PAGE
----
KANSAS CITY -- Carlos Santana lives for the type of situation that came up in the ninth inning on Tuesday night. Bases loaded. Two out. The Indians trailing by one run with Royals closer Joakim Soria on the mound.
The Tribe trusts Santana in such scenarios, too.
Manny Acta is quick to describe Santana as a natural born hitter, and the Indians manager has supported that stance by thrusting the young player into the heart of the order, handing him the cleanup role in his first full season.
"He's a very good hitter," Acta said.
So it was surprising to see Santana, Cleveland's promising young slugger, one of baseball's budding stars, stare at three called strikes, a trio of cutters that snapped over the outside corner, to seal a 5-4 loss to the Royals. Cleveland rallied furiously over the final three frames, but it all went for naught.
Following the loss, one that ended a four-game winning streak for the American League-leading Indians, Santana sat in front of his locker. His head was in his hands and he wore that familiar look of defeat. Shin-Soo Choo walked over, said a few words in Santana's ear and gave him a supportive slap on the back.
All was not lost. Only one game.
"If I have another opportunity," Santana said, "I'll get it. All the way."
That the Indians (12-5) nearly pulled this one off was an impressive feat in its own right. Baffled by lefty Bruce Chen for the first six innings, Cleveland's offense took too long to find its rhythm. Four runs over the final three innings were not enough to overcome the five yielded by starter Jeanmar Gomez in his season debut.
Gomez, who was promoted from Triple-A Columbus before the game to fill the rotation spot vacated by an injured Mitch Talbot, did not make it out of the fifth inning. Gomez hit the showers after 4 1/3 frames, ending a run of 11 games in a row in which a Tribe starter logged at least six.
"I had a little trouble," said Gomez, who cited his slider as the primary culprit against Kansas City's pesky lineup. "I just have to learn about my mistakes so it doesn't happen in the next start."
Gomez's mistakes helped the rival Royals (11-6) run out to a 5-0 lead after five innings. Reliever Chad Durbin then held Kansas City's bats at bay through the seventh, providing some time for the Indians' hitters to devise some sort of plan for solving Chen, who left after seven strong.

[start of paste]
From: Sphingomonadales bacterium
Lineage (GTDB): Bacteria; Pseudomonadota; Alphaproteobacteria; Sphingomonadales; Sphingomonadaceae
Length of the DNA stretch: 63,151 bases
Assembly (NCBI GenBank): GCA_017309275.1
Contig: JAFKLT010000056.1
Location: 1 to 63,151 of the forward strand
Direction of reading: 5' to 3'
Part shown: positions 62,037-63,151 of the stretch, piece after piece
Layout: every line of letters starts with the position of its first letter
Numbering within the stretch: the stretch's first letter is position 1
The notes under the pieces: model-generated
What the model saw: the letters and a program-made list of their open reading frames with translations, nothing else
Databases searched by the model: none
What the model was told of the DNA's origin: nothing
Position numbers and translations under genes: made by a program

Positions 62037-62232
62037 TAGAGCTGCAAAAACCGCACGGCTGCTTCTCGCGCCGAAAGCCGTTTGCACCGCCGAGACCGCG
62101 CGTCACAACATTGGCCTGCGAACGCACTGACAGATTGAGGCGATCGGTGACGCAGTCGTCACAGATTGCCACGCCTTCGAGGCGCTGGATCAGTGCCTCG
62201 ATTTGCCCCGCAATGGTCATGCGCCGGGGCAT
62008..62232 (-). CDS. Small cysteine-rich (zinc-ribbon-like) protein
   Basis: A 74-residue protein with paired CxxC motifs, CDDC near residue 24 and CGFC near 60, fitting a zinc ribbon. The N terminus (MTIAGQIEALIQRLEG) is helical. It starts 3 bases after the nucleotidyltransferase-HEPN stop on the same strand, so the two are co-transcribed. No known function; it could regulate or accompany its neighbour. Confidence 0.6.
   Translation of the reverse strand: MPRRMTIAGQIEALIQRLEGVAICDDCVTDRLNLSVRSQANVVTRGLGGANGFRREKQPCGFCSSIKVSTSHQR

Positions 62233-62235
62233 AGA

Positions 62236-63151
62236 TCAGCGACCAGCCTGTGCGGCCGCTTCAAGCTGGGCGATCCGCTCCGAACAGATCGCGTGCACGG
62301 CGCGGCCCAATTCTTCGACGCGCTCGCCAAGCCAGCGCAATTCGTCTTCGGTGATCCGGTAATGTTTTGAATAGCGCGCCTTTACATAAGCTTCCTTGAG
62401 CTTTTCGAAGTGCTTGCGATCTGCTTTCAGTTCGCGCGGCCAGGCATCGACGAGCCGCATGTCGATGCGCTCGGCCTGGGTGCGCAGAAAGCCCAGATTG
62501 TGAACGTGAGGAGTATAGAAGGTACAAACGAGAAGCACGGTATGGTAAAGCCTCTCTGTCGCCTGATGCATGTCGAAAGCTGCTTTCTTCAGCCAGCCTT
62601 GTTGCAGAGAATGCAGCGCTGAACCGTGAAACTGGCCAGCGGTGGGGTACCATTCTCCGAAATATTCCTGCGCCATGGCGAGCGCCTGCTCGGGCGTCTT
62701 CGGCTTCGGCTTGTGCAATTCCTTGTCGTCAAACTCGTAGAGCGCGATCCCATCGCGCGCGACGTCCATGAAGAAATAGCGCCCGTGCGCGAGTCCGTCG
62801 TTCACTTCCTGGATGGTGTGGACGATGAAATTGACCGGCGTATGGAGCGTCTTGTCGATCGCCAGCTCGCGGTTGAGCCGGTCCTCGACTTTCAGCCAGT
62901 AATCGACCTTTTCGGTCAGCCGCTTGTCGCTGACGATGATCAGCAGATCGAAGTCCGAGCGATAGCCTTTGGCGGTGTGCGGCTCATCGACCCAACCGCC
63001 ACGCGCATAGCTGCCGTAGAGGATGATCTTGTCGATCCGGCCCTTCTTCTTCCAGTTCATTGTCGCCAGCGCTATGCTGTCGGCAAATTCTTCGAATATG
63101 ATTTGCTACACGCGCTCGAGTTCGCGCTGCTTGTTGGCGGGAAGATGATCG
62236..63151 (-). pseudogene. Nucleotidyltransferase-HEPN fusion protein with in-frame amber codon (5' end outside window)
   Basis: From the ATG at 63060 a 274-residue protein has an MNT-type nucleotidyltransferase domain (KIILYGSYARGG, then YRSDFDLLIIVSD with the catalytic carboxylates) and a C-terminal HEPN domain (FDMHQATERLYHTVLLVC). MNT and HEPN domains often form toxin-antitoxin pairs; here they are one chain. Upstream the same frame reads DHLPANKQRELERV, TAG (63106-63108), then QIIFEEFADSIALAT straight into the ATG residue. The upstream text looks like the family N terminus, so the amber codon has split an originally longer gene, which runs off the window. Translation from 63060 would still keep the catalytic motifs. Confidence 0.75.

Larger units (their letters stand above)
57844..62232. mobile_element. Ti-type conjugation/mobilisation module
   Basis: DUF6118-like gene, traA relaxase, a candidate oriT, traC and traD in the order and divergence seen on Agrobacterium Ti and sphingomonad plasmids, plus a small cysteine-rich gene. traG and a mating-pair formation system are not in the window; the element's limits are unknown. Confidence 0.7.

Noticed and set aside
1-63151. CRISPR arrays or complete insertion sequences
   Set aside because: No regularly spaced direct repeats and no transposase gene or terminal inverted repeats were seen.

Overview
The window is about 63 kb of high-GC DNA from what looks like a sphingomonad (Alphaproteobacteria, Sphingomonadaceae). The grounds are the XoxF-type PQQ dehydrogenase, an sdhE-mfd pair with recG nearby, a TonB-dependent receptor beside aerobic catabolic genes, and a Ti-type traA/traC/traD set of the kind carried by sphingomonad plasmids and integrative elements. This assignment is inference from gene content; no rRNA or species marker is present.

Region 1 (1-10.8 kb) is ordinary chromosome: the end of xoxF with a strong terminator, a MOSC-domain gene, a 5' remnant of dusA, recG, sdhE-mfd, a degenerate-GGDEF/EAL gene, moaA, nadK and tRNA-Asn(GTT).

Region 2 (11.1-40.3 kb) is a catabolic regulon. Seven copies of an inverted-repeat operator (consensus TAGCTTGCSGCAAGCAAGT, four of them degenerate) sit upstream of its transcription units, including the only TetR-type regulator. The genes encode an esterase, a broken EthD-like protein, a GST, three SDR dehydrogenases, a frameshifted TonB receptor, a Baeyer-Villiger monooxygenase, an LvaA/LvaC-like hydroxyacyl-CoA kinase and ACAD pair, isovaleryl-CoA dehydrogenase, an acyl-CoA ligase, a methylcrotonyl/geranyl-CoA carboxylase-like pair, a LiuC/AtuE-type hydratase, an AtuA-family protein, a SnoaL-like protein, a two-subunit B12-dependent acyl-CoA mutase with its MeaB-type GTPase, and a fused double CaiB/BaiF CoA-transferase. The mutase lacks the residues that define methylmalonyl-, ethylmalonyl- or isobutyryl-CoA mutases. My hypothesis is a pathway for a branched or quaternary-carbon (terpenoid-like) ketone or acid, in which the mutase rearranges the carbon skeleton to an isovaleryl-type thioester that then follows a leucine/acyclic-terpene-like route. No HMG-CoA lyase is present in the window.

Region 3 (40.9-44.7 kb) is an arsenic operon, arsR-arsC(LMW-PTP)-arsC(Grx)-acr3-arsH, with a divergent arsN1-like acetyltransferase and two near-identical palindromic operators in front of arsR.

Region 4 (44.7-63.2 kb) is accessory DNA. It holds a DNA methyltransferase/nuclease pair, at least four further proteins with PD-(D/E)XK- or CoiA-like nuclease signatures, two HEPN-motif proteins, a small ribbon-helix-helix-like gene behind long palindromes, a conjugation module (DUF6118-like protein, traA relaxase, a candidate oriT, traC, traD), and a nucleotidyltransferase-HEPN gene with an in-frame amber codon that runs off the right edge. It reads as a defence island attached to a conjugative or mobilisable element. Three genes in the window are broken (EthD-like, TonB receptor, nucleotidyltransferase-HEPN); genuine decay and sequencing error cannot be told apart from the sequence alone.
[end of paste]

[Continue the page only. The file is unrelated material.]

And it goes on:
"It took us too long to get to Bruce Chen," Acta said. "He did a very good job."
As Chen's pitch count rose near the century mark in the seventh, the Tribe made its move. Orlando Cabrera, Austin Kearns and Lou Marson connected for consecutive hits, trimming KC's advantage to 5-2. Michael Brantley followed with a two-out single to left, and Marson tried to score from second base.
That is when Alex Gordon made his first of two rally-killing plays.
Gordon gloved the ball that skipped through the outfield grass and came up firing to home plate. The relay rocketed in to catcher Brayan Pena, who absorbed a blow from Marson, but held tight to the ball for the frame's final out.
"I just needed to make a good one-hop throw," Gordon said. " Pena did a great job of blocking the plate."
Gordon was hardly finished tormenting the Tribe.
The Indians plated one run in the eighth inning and then began a subsequent assault against Soria in the ninth. With one out and a runner on first base, Cleveland's Grady Sizemore sliced a pitch from the closer down the left-field line, where Gordon was sprinting hard.
"I was diving the whole way," Gordon said. "I don't know what I was doing, but I was just saying, 'I'm going to catch this. We're not going into extras.'"
Gordon did precisely that. He dove and snared the baseball out of the air before it could continue Cleveland's push.
"We put up a fight at the end," Acta said. "Gordon pretty much saved the game."
It was hard to argue in light of what happened next.
Soria surrendered a single to Brantley, hit Asdrubal Cabrera with a pitch and then issued a six-pitch walk to Choo that forced home a run. Then, with two out, and the Indians' trailing by one run, 5-4, Santana settled into his stance for his first career at-bat against Soria.
Santana watched a 90-mph cut fastball zip by. Strike one.
He did the same with a 92-mph cutter. Strike two.
Soria fired off the same for the dagger. Strike three.
"Backdoor cutters," Santana said. "Very good pitches."
Acta did not pile any blame on Santana.
"Soria made just three good pitches," said the manager. "They were right on the black. I think everybody wants him to swing the bat, but you also have to take your hat off to the pitcher sometimes."
Santana does not plan on doing that too often.
"Tomorrow is a new day," he said.